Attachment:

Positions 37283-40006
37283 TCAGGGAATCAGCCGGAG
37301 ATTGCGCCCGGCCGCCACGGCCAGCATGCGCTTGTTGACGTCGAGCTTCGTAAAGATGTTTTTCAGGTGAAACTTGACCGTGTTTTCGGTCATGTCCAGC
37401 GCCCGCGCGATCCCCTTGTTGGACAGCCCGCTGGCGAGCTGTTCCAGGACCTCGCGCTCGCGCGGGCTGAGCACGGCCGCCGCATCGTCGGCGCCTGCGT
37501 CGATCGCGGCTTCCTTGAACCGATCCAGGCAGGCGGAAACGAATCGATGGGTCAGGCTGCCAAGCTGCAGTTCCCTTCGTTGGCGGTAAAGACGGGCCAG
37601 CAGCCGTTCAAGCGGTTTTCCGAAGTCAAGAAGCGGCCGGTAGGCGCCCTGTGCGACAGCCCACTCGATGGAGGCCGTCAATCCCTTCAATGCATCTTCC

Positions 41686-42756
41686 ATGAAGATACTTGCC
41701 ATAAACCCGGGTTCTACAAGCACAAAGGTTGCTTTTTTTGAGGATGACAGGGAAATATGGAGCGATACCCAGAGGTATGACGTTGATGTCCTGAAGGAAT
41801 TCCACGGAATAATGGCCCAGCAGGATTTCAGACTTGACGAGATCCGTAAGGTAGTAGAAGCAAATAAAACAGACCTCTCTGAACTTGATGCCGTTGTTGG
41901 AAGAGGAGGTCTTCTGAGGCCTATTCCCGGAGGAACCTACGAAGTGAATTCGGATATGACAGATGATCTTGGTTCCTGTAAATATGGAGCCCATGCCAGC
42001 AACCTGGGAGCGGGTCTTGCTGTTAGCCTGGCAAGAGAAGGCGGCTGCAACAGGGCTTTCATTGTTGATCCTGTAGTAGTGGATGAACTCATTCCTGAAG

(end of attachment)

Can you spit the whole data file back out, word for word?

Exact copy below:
Positions 37283-40006
37283 TCAGGGAATCAGCCGGAG
37301 ATTGCGCCCGGCCGCCACGGCCAGCATGCGCTTGTTGACGTCGAGCTTCGTAAAGATGTTTTTCAGGTGAAACTTGACCGTGTTTTCGGTCATGTCCAGC
37401 GCCCGCGCGATCCCCTTGTTGGACAGCCCGCTGGCGAGCTGTTCCAGGACCTCGCGCTCGCGCGGGCTGAGCACGGCCGCCGCATCGTCGGCGCCTGCGT
37501 CGATCGCGGCTTCCTTGAACCGATCCAGGCAGGCGGAAACGAATCGATGGGTCAGGCTGCCAAGCTGCAGTTCCCTTCGTTGGCGGTAAAGACGGGCCAG
37601 CAGCCGTTCAAGCGGTTTTCCGAAGTCAAGAAGCGGCCGGTAGGCGCCCTGTGCGACAGCCCACTCGATGGAGGCCGTCAATCCCTTCAATGCATCTTCC

Positions 41686-42756
41686 ATGAAGATACTTGCC
41701 ATAAACCCGGGTTCTACAAGCACAAAGGTTGCTTTTTTTGAGGATGACAGGGAAATATGGAGCGATACCCAGAGGTATGACGTTGATGTCCTGAAGGAAT
41801 TCCACGGAATAATGGCCCAGCAGGATTTCAGACTTGACGAGATCCGTAAGGTAGTAGAAGCAAATAAAACAGACCTCTCTGAACTTGATGCCGTTGTTGG
41901 AAGAGGAGGTCTTCTGAGGCCTATTCCCGGAGGAACCTACGAAGTGAATTCGGATATGACAGATGATCTTGGTTCCTGTAAATATGGAGCCCATGCCAGC
42001 AACCTGGGAGCGGGTCTTGCTGTTAGCCTGGCAAGAGAAGGCGGCTGCAACAGGGCTTTCATTGTTGATCCTGTAGTAGTGGATGAACTCATTCCTGAAG